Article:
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Columbus Dispatch Subscribers Sue Newspaper Over 'Premium Content'

Dave Newman (2009) /

A new lawsuit accuses The Columbus Dispatch and its parent company of using deceptive practices by billing customers for content they did not request and then changing their subscriptions.

The lawsuit from Dispatch subscribers John Ewalt and Steve Wylie says the paper’s owner, GateHouse Media, puts unsolicited “premium” content inside subscribers' papers. The suit says the paper then decreases the length of those subscriptions based on the determined value of those premium editions.

“In most instances," the suit reads, "these so-called premium editions have no connection to the subscriptions to The Dispatch—the item for which those customers agreed to pay—and are all but worthless.”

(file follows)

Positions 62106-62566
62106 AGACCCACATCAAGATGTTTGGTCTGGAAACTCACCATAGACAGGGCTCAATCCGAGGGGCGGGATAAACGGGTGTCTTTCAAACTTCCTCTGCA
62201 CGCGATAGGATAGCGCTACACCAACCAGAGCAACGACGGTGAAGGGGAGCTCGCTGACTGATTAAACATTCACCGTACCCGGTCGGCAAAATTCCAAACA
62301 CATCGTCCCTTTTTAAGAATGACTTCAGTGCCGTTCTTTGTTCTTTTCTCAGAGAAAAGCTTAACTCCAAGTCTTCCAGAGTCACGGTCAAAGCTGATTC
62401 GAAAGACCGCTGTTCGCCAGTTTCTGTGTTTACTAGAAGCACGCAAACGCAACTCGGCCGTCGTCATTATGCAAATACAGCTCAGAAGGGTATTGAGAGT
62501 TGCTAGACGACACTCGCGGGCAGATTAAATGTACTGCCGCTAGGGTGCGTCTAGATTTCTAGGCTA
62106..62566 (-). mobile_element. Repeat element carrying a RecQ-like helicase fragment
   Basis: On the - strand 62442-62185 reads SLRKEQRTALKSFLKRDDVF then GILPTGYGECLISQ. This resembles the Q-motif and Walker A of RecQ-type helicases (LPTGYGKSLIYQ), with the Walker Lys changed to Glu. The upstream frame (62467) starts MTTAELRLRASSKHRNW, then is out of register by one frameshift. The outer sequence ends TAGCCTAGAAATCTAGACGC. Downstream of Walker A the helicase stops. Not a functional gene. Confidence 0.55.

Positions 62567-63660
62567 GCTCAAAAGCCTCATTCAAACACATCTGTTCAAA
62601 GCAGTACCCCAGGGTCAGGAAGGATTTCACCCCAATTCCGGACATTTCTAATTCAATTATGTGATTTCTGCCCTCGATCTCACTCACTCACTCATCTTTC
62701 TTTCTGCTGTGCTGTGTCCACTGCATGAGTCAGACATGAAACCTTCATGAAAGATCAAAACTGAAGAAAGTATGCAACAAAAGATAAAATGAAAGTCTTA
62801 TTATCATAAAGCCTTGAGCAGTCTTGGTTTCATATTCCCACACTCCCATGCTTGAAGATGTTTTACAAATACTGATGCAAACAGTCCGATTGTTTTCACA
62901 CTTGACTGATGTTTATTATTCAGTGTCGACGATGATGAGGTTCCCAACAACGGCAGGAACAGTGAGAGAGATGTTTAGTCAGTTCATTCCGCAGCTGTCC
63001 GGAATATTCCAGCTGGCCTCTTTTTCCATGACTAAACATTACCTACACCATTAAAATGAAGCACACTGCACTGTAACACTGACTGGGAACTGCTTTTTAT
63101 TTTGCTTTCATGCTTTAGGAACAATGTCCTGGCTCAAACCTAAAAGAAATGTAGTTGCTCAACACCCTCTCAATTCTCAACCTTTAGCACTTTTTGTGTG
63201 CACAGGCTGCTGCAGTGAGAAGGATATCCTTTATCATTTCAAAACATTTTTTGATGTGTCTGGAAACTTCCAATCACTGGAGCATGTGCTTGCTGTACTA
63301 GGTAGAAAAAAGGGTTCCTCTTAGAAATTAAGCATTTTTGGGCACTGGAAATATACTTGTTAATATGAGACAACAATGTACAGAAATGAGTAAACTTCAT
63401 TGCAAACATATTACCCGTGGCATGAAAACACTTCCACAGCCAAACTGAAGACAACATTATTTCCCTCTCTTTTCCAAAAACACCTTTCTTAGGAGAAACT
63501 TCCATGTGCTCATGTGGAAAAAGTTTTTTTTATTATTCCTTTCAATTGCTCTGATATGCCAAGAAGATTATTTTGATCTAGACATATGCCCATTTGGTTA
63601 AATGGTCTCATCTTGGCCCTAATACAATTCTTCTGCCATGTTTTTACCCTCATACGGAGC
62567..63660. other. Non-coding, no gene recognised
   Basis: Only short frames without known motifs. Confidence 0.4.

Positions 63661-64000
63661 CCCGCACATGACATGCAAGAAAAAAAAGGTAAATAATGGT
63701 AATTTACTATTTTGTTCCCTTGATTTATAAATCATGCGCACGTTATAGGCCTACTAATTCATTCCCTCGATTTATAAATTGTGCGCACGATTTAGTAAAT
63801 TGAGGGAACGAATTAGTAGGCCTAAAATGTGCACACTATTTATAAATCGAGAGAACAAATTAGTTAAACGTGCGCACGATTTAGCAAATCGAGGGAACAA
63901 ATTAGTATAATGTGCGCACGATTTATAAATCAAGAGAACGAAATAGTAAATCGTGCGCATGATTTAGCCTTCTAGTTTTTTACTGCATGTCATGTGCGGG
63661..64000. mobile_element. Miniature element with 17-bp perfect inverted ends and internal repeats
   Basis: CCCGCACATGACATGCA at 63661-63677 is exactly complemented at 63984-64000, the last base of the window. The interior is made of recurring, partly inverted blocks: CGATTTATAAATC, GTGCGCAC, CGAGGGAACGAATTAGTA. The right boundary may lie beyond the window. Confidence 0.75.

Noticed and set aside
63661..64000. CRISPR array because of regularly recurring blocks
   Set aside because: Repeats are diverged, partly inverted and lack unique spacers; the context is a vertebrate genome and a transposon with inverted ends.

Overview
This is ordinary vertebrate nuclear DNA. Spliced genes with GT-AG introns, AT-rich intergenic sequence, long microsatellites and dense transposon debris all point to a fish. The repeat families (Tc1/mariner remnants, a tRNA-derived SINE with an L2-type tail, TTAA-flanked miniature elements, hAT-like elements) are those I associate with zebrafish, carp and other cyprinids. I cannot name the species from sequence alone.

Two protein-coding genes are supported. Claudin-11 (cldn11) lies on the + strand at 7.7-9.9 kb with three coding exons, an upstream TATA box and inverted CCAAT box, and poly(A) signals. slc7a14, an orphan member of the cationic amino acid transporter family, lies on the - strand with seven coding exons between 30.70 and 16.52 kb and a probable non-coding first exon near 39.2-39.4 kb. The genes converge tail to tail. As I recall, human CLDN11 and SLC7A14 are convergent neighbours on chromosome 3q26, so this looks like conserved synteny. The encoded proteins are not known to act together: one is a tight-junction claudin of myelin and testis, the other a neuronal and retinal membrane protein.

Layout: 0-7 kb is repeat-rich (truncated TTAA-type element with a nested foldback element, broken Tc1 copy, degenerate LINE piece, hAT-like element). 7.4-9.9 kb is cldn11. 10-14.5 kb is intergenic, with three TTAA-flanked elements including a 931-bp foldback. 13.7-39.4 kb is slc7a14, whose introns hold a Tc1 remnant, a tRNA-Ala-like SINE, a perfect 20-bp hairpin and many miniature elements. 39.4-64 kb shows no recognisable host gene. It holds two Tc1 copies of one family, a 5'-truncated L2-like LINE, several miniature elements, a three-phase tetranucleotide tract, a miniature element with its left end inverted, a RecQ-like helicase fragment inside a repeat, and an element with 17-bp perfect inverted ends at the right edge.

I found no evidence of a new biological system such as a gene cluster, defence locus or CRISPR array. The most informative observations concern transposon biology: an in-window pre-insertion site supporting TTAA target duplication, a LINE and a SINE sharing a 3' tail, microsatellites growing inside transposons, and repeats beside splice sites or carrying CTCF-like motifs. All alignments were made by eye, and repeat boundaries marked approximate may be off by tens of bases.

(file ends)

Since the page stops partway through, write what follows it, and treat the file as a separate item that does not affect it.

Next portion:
Examples listed in the lawsuit include a cook book, calendar, health guide and a dog magazine.

GateHouse’s policy on “premium content” is listed on the Dispatch website and in print editions, but the lawsuit claims “to reduce the likelihood that its customers would notice charges for premium editions, GateHouse does not separately bill customers for those premium editions. Rather… Gatehouse reduces the length of its customers’ subscriptions based on the arbitrary value that GateHouse assigns to these premium editions.”

Bradley Harmon, The Dispatch’s president and publisher, and Joseph Rolfe, the paper’s director of sales operations, did not immediately respond to requests for comment. An email to GateHouse Media also was not immediately returned.

The lawsuit seeks monetary damages and asks the court to make it a class action suit.